Dr. Katherine Freese

Dr. Katherine Freese is George E. Uhlenbeck Professor of Physics at the University of Michigan and Visiting Professor of Physics at Stockholm University. She works on a wide range of topics in theoretical cosmology and astroparticle physics. She has been working to identify the dark matter and dark energy that permeate the universe, as well as to build a successful model for the early universe immediately after the Big Bang. Recently, she has proposed dark stars as the first stars to form in the universe.


Freese received a BA in Physics at Princeton Univ., MA from Columbia Univ., and PhD from Univ. of Chicago. She held postdoctoral fellowships at Harvard, Berkeley, and the Institute for Theoretical Physics in Santa Barbara. After an Assistant Professorship at MIT, Freese moved to Univ. of Michigan in 1991, and to Stockholm in September 2014. In 2012, Dr. Freese was awarded an honorary doctorate from Stockholm Univ. and a Simons Foundation Fellowship in Theoretical Physics in 2012. She is a Fellow of the American Physical Society.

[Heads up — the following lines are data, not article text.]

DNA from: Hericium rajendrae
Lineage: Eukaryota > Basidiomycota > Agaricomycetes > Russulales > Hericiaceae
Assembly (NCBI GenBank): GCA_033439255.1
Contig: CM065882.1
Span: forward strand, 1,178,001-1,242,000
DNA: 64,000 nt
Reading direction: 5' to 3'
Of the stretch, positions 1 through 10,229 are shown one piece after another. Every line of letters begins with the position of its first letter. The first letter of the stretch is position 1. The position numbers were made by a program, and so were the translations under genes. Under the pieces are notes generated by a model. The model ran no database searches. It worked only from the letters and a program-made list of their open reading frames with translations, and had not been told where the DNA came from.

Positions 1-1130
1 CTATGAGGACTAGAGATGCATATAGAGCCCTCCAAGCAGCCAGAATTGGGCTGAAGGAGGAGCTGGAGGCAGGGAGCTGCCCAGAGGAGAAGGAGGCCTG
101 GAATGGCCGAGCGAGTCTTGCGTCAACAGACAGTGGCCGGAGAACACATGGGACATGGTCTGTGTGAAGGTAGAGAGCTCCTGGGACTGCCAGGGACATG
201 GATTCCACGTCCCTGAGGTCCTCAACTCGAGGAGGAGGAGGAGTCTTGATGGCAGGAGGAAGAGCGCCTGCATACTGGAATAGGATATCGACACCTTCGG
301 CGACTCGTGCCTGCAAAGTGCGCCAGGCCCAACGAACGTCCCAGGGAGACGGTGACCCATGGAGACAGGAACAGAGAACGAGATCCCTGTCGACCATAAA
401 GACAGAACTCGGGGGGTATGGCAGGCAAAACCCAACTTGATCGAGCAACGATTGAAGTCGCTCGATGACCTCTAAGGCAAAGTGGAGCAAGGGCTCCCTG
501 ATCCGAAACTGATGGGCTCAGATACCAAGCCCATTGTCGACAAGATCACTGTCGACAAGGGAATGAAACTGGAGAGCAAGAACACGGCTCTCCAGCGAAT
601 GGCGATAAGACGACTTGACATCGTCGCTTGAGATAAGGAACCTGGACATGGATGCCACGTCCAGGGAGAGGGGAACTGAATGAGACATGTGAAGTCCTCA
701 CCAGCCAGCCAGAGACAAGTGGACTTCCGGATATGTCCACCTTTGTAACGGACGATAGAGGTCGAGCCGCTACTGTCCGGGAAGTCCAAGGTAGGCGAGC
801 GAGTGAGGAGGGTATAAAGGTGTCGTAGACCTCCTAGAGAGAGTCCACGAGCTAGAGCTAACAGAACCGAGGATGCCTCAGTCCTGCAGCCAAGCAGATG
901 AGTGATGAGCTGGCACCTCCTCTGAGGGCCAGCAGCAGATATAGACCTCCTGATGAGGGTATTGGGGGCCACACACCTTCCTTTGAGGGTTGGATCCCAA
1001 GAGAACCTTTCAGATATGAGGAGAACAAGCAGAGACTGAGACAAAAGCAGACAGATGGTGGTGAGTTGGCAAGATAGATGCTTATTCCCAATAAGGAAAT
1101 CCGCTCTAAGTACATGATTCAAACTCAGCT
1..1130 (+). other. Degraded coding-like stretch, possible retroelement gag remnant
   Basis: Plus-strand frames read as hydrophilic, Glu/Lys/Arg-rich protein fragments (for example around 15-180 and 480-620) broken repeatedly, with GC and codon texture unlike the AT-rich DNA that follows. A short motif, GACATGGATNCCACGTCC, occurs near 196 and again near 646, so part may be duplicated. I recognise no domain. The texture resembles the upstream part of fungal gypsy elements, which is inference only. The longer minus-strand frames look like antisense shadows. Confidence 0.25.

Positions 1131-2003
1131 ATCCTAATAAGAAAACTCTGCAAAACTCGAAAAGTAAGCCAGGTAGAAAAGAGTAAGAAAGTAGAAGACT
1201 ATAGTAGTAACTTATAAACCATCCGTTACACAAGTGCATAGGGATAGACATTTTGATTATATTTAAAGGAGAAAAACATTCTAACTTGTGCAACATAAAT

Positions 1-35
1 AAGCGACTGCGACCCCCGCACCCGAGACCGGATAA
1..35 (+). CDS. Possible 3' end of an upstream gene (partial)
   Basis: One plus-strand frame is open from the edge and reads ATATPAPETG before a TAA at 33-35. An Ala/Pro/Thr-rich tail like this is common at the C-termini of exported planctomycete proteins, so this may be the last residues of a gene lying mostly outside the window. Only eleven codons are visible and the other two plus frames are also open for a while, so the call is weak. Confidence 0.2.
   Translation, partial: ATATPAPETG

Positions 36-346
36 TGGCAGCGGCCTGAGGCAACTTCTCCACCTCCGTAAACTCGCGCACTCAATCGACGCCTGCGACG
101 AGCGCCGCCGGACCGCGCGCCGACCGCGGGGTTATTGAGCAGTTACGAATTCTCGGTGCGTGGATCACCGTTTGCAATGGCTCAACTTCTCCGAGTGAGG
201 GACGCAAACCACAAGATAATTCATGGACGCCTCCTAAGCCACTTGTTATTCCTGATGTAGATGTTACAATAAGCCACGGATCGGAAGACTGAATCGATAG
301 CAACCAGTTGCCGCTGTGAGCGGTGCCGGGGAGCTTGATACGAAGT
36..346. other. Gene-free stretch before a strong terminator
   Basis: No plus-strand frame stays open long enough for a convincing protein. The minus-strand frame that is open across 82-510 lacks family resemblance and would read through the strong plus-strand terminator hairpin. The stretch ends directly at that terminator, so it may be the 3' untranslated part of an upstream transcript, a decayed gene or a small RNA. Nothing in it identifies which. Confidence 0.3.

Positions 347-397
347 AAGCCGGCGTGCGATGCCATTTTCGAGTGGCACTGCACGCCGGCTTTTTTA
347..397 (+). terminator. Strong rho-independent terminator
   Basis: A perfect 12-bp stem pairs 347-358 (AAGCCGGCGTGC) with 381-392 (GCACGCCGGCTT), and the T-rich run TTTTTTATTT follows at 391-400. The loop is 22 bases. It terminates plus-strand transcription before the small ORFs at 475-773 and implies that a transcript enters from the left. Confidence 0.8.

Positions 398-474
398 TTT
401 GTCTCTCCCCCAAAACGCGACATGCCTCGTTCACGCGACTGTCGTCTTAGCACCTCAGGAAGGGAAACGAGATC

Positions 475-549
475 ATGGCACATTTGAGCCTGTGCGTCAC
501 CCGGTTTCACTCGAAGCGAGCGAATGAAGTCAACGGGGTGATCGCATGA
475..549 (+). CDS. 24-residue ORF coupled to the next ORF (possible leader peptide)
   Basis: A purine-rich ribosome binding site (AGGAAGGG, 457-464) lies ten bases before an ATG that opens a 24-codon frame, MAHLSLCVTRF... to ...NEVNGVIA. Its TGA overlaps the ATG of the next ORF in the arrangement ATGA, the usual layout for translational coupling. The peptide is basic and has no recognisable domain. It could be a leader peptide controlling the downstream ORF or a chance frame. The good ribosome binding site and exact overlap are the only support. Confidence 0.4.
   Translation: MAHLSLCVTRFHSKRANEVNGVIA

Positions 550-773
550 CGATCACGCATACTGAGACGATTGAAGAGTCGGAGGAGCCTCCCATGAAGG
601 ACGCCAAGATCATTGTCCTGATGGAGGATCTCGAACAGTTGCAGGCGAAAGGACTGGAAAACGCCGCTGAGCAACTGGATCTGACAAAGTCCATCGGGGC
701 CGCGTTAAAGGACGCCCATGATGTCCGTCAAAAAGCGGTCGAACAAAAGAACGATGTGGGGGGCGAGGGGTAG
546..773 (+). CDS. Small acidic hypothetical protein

Dr. Freese has written a popular-level book, The Cosmic Cocktail: Three Parts Dark Matter, published in June 2014 by Princeton University Press. Her work has been described in the New York Times, Scientific American, New Scientist, National Public Radio, BBC, Boston Globe, Dallas Morning News, and other popular media. Her public appearances include Through the Wormhole with Morgan Freeman on TV’s Science Channel; BBC radio; CBC radio; TV Ontario; Big Think; The World Science Festival in New York; Hay-on-Wye Book Festival, Edinburgh Science Festival, Gothenburg Science Festival, multiple public lectures around the world, and the Isaac Asimov Debate at the Museum of Natural History in NY.